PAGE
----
Kubernetes API

What is the Kubernetes API?

Kubernetes Clusters are used for operating and monitoring applications across multiple servers in a containerized manner. The K8 clusters or Kubes have numerous resources such as pods, services, containers, and more across which an application is distributed. This distribution is used to ensure the smooth functioning of the app in an efficient and scalable manner.

The API is the Kubernetes control plane or the administration layer, which manages how the K8 clusters should operate. This involves monitoring clusters at all times, detecting changes, freeing up resources, assigning and reassigning them, and more, based on the app’s requirements.

Structure of the Kubernetes API

The Kubernetes API is used for interaction with the cluster and its various resources. There are different resource types and resource instances, which are in the form of API objects. These are a part of the cluster, and API directs them to perform specific actions whenever necessary. These actions are known as verbs.

For the API to have clarity on all resources and API endpoints connected to the system, they are divided into API Groups. These API Groups consist of the following information:

●     Resource Name

●     Resource Kind

●     apiVersion

●     Namespace

Based on this, the resources can be called and instructed to perform specific actions (Verbs) as and when necessary.

How does the Kubernetes API work?

The Kubernetes API can perform several actions on the resources. Some of the most common ones include the CRUD and Watch actions.

CRUD stands for:

●     Creating a New Resource

●     Updating an Existing Resource

●     Deleting a Resource

Creating a Resource

The Kubernetes API creates different resources based on the requirement. For example, a Job resource is made for a request to be handled and processed. The YAML file is written to create an ApiClient and API Stub Instance. Since Job as a resource is part of the Batch API, a Batchv1Api instance is created.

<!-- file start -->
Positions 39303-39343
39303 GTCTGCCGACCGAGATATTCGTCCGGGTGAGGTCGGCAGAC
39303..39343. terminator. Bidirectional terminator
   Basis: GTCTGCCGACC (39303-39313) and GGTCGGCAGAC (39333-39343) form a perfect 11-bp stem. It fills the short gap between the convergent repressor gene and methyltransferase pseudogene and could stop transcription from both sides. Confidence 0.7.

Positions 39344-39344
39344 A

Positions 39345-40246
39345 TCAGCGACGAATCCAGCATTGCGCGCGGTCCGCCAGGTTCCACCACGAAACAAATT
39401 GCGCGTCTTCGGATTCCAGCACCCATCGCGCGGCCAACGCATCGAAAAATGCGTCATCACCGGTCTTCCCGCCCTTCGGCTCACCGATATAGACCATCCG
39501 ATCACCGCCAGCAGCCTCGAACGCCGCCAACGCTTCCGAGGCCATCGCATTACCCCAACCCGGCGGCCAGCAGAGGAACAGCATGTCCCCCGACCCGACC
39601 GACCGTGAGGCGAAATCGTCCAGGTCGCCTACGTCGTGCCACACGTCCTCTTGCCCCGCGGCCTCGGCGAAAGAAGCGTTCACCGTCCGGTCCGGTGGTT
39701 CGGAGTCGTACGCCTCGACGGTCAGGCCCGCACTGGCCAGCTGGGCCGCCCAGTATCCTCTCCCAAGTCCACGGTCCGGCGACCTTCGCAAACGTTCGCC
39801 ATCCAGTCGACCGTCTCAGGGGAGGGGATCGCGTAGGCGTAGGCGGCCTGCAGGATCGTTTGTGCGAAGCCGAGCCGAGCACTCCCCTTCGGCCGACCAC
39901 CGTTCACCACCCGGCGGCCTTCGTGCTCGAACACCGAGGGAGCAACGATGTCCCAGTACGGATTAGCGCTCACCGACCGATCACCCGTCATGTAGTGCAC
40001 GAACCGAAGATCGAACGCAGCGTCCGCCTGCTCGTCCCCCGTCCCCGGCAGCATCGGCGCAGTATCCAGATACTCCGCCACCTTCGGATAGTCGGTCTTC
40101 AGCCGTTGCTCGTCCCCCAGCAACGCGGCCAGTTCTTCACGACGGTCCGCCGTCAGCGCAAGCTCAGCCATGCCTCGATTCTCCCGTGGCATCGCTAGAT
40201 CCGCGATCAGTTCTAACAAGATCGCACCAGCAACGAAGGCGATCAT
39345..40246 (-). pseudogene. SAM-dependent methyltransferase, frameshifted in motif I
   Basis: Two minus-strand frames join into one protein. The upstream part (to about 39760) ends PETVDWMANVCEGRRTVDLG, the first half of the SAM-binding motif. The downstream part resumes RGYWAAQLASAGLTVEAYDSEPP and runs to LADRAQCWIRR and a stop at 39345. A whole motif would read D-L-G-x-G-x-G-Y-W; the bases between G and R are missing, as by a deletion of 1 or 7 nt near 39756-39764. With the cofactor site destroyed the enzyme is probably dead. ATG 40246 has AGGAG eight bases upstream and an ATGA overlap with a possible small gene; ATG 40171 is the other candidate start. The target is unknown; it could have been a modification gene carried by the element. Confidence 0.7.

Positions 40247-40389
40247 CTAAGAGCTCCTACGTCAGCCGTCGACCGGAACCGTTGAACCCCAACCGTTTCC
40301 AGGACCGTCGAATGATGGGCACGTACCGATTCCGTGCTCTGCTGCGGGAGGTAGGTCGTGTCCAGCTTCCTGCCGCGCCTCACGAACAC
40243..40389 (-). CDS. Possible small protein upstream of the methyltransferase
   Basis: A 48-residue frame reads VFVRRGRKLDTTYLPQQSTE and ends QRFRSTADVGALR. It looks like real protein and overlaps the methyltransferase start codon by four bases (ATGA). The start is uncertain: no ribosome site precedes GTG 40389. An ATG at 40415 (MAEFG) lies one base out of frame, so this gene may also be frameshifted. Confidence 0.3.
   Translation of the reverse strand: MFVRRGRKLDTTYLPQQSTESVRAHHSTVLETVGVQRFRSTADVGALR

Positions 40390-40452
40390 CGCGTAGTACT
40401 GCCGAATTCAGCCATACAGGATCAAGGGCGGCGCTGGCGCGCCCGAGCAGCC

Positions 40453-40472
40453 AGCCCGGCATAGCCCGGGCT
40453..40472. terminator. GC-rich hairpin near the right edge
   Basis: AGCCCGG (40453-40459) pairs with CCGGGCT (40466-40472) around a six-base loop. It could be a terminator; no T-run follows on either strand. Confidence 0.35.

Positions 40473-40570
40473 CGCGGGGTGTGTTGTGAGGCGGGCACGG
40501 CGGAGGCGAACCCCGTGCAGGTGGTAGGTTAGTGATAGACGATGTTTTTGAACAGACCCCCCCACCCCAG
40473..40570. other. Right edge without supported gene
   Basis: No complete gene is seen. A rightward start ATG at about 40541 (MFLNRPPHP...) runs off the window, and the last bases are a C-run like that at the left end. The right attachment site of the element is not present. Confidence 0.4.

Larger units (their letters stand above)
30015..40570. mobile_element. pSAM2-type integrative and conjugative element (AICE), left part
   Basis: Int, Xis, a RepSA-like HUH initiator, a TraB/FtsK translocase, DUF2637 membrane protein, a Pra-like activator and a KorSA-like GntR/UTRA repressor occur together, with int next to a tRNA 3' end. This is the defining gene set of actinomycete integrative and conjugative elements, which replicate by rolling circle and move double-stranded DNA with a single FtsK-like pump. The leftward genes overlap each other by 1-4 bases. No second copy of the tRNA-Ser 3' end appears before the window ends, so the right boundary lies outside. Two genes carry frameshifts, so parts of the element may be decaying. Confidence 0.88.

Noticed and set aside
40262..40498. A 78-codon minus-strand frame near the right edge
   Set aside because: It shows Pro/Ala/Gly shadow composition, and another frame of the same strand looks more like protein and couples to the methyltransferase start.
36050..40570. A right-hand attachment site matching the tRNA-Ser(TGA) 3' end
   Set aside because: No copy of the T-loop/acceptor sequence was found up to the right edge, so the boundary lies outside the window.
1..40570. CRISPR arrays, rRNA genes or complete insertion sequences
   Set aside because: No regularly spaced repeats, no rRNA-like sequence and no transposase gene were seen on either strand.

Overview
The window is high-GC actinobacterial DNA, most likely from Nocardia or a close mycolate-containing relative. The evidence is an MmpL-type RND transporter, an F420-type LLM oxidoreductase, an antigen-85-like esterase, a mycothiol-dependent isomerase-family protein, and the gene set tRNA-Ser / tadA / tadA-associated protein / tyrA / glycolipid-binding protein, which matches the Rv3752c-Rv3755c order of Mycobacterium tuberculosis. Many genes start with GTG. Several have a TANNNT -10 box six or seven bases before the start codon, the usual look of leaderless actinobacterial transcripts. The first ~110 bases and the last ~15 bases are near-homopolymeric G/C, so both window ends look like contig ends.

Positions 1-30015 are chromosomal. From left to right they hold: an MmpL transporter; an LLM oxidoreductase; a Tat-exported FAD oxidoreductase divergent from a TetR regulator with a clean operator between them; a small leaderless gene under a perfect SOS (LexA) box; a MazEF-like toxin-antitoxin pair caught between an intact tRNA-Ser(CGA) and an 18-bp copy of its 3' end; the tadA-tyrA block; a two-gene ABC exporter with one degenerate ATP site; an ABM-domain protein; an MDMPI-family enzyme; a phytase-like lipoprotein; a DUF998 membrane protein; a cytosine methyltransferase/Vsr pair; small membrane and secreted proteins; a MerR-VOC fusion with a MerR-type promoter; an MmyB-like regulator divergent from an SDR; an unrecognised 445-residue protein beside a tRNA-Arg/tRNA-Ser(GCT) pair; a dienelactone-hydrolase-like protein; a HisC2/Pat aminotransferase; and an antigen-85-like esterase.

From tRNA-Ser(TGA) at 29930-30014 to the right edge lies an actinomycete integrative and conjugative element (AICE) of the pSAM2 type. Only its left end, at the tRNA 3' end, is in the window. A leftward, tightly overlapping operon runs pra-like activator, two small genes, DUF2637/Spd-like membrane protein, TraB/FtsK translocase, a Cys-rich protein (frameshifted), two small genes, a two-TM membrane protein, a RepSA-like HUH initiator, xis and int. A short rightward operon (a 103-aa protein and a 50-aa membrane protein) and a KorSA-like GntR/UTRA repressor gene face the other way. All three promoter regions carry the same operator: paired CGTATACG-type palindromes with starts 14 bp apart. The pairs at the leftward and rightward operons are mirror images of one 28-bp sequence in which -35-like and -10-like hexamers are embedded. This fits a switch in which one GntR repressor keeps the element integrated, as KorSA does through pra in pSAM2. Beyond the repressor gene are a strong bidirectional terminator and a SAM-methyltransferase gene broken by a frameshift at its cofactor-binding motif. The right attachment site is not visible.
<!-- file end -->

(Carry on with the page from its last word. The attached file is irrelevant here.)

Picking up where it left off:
This would then invoke the cluster’s API Server. Next, the V1JobBuildder instance is instantiated, and all the necessary details or properties are entered. The API Stub instance is then called, thereby creating the Job.

Updating a Resource

Updating a resource means certain properties of the resources are modified based on the requests entering the cluster or other requirements. In such scenarios, a PATCH request is sent to the API Server, where the fields or modified properties are mentioned, along with the modified values.

There are four major ways to go about this process, but the simplest one is using a YAML file. The YAML file consists of all properties of a particular resource. The ones that need to be modified are changed and advertised to the server.

 However, sending a partial YAML is difficult. So, first, an object with modified fields is created and converted into a YAML or .JSON string. This is then used to make the changes to the resources, and the fields are updated.

Deleting a Resource

Deleting a resource is the simplest operation. For instance, deleting a job simply requires one to pass the deleteNamespacedJob method with all the values as null, and the resource is deleted.